Peter Uihlein and Adrian Otaegui share lead in French Open

Paul Dunne (on level par) the lone Irishman to make the cut

 Peter Uihlein: shot a second consecutive 67 at the French Open.  Photo by Richard Heathcote/Getty Images

Peter Uihlein: shot a second consecutive 67 at the French Open. Photo by Richard Heathcote/Getty Images

 

American Peter Uihlein drew inspiration from the US Open victory of former room-mate Brooks Koepka to claim a share of the lead in the weather-affected HNA Open de France.

Uihlein, who shared an apartment with compatriot Koepka in his first few years as a professional, carded a second consecutive 67 at Le Golf National to join Spain’s Adrian Otaegui at the top of the leaderboard on eight under par.

Otaegui had set the early clubhouse target following a superb 66, before an afternoon thunderstorm led to a delay of two hours and five minutes.

After going to the turn in 34, a hat-trick of birdies from the 13th took Uihlein into the outright lead, only for the 27-year-old to card his only bogey of the first two days on the 17th.

England’s Tommy Fleetwood, who was fourth behind Koepka at Erin Hills, shares third place with Sweden’s Alexander Bjork after completing a 68 following the weather delay.

“It’s always quite tricky when you have to go back out,” the 26-year-old from Southport said. “It was a shame because I felt like I had a lovely rhythm again today. You don’t want to come in, but it was fine. At least we got to finish.

“It’s nice to finish this evening rather than getting up early tomorrow morning and coming back. The last two holes are tough and a couple of pars there is a nice end to the day really.”

First-round leader Paul Waring could only add a 72 to his opening 64 to finish six under par alongside compatriot Nathan Kimsey, with Graeme Storm, Ross Fisher and Ryder Cup star Thomas Pieters a shot further back.

“I putted well, that’s the only positive out of today,” Pieters told Sky Sports after a 71 featuring four birdies, two bogeys and a double bogey.

“I scrambled well on some holes, but my putting has definitely been very good the last two days. I didn’t hit it well off the tee today and it cost me four or five shots; it’s definitely a second-shot golf course. If you can place it in the fairway you don’t need to be very long. If you’re hitting from the short grass it’s a big advantage, especially with the rough being wet.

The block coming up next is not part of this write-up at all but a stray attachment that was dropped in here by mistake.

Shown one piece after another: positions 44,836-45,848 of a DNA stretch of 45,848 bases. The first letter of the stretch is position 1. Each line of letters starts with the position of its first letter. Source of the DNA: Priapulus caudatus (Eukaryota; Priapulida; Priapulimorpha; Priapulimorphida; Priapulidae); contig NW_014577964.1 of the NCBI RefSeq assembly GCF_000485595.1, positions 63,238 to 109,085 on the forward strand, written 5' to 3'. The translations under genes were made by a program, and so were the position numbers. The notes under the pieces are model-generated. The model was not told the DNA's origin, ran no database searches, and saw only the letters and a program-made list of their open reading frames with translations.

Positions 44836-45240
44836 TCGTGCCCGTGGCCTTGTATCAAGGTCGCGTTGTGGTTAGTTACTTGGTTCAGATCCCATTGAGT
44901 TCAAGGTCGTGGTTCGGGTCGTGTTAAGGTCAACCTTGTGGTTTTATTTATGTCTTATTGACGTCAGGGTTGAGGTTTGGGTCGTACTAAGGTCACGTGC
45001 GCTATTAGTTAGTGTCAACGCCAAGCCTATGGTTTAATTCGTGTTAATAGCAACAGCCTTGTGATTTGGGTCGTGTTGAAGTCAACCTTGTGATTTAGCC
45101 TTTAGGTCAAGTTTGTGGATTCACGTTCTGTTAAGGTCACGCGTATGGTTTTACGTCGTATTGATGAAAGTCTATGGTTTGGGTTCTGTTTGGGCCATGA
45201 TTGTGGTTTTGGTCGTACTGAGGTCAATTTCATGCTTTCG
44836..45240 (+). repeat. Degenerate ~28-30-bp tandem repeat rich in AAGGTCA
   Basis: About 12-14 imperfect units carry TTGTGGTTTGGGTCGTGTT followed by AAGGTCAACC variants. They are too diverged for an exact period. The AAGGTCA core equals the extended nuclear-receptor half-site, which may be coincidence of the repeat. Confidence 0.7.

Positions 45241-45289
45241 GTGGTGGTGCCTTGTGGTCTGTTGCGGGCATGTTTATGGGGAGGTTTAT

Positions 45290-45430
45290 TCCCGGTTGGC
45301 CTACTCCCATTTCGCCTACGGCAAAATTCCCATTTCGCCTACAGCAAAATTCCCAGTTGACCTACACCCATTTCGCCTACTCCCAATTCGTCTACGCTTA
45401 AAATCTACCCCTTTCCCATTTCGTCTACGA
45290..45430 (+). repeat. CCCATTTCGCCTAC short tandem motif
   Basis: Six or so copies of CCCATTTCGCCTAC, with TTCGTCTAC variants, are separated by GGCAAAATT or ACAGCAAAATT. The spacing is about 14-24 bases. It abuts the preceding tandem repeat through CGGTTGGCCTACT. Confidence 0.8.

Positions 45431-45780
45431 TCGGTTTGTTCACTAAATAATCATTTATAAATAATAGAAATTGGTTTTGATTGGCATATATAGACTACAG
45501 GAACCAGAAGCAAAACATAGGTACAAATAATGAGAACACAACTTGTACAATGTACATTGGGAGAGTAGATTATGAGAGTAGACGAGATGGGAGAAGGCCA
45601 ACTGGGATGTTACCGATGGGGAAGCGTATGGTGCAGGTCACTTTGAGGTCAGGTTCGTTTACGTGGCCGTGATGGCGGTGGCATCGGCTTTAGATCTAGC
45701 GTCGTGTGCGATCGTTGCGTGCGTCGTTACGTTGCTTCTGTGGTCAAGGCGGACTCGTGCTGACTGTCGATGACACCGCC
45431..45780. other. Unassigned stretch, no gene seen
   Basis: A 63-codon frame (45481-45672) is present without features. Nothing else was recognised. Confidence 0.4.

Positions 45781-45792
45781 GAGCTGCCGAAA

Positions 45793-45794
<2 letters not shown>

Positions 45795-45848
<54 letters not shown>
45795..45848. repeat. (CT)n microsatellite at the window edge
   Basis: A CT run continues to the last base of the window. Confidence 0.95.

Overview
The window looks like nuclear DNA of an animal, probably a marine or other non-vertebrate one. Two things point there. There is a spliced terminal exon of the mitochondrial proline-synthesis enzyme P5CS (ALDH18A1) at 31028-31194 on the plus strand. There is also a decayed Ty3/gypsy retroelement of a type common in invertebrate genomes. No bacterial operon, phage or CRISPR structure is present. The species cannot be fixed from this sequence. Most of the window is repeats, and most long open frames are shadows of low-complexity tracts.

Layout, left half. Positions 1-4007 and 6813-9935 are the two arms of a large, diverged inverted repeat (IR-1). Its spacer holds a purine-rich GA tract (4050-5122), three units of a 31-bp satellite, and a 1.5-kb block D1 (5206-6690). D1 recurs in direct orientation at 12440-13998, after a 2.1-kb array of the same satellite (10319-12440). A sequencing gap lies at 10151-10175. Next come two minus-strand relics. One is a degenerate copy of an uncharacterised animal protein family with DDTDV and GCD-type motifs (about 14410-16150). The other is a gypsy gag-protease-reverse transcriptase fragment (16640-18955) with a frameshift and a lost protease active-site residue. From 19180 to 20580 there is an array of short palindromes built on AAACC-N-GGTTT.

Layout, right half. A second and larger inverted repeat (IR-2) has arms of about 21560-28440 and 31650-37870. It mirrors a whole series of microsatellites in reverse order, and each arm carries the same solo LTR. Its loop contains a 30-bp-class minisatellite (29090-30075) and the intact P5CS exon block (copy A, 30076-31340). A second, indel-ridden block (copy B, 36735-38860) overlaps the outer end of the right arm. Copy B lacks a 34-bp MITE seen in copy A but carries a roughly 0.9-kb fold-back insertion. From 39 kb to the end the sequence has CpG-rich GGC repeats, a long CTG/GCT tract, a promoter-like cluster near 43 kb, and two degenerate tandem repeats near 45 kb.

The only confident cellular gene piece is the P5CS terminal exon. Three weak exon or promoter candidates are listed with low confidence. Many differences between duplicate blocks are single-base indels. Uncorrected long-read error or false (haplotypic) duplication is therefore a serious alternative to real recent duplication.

The range

“I’ve got some work to do but I won’t be calling my coach Pete Cowen. I know what I have to do.”

Rising Spanish star Jon Rahm was also set to spend some time on the range, despite adding a 69 to his opening 70 to finish three under.

“My game off the tee, I wish it could be better,” the 22-year-old world number 11 said. “I’ve been trying to fix it. I don’t know what’s going on.

“At least now I’m missing right instead of left which is something I can play with. But I’ve been lucky to manage myself around and shoot under par twice, with only five fairways today and five yesterday, which is something that’s pretty unusual here.

“My ball-striking after the tee shot feels great. My irons look good. My short game feels great. My putting feels great. I’ve been making a lot of long putts. I just need to give myself a chance to be on the fairway and maybe make some birdies.”

Uihlein, who missed the cut at Erin Hills while Koepka powered to a record-equalling victory, said: “I’ve holed a decent amount of putts, which I didn’t do at all at the US Open.

“To come out a week-and-a-half later and start holing some putts takes a lot of pressure off a lot of things. Makes it a little more comforting. We still have 36 holes left, so you never know. But I think any time you can put yourself into contention after two days is where you want to be and see where you’re at as the weekend plays out.”

Paul Dunne was the only Irish player to make the cut finishing on level par after a second round of 72. Graeme McDowell, Shane Lowry and Darren Clarke missed out after rounds of 76, 77 and 76 respectively.

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